In 2004, he published a book on the process of Vatican elections, entitled "Heirs of the Fisherman: Behind the Scenes of Papal Death and Succession". His press bio, which described him as a "former Vatican insider" at that time reads: "John-Peter Pham is a frequent writer and commentator on religious and public affairs. An alumnus of the post-graduate Pontifical Ecclesiastical Academy, he served as a Vatican diplomat as well as an aide to both the Vicar General of His Holiness for the Vatican and the President of the Pontifical Council for Justice and Peace. Dr. Pham recently joined the faculty of the Center for Liberal and Applied Social Sciences at James Madison University."[6]

After his August 2004 appointment as "Associate Professor in Justice Studies," Dr. J. Peter Pham (as he now identifies himself) became a professor of "Political Science and Africana Studies" and "Director Nelson Institute for International and Public Affairs" at James Madison University. He has given testimony on topics as varied as Liberia, Taiwan/China relations, and Muslim Terror in the Middle East, despite having no formal credentials in any of these fields.[7]

One bio states: "Dr. Pham is the author of over one hundred essays and reviews on a wide variety of subjects in scholarly and opinion journals on both sides of the Atlantic and the author, editor, or translator of over a dozen books. Among his recent publications are Liberia: Portrait of a Failed State (Reed Press, 2004), which has been critically acclaimed by Foreign Affairs, Worldview, Wilson Quarterly, American Foreign Policy Interests, and other scholarly publications, and Child Soldiers, Adult Interests: The Global Dimensions of the Sierra Leonean Tragedy (Nova Science Publishers, 2005).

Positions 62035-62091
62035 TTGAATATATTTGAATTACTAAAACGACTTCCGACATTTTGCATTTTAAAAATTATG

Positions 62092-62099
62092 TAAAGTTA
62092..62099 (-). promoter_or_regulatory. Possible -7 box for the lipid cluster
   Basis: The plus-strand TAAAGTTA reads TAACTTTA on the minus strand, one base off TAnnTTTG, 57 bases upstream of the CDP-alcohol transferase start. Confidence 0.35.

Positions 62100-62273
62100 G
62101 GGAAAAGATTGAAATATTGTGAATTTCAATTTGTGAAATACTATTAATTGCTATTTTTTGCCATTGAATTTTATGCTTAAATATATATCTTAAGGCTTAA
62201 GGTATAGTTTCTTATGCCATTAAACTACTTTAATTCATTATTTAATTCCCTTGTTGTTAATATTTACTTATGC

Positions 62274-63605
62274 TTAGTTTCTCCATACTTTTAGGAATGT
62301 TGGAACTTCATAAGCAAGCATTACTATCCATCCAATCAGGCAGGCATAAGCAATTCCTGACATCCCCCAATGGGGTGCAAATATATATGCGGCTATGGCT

Another bio notes: "In addition to serving on the boards of several international and national think tanks and journals, Dr. Pham has testified before the U.S. Congress and conducted briefings or consulted for both Congressional and Executive agencies." [1]

Here is additional information on committees or boards on which he has served:


  1. 2006 World Defense Review bio
  2. 1999 bio
  3. Bio at Acton institute
  4. 1997 bio
  5. JMU Bio. This bio is different from the one he uses for his commentaries and academic work, which excludes his time as a priest.{{{author}}}, {{{title}}}, [[{{{publisher}}}]], {{{date}}}. (example?) Some biographical introductions introduced him early in his career as a "former United States Ambassador to the Vatican," rather than a former (sub ambassadorial level) member of the Vatican diplomatic staff to various countries.
  6. Oxford press bio, 2004
  7. His Defend Democracy bio
  8. Principals, National Committee on American Foreign Policy, accessed September 13, 2007.
  9. Advisory Board, Institute on Religion and Public Policy, accessed June 29, 2008.
  10. Who's Involved, Save Iraqi Christians, accessed August 10, 2008.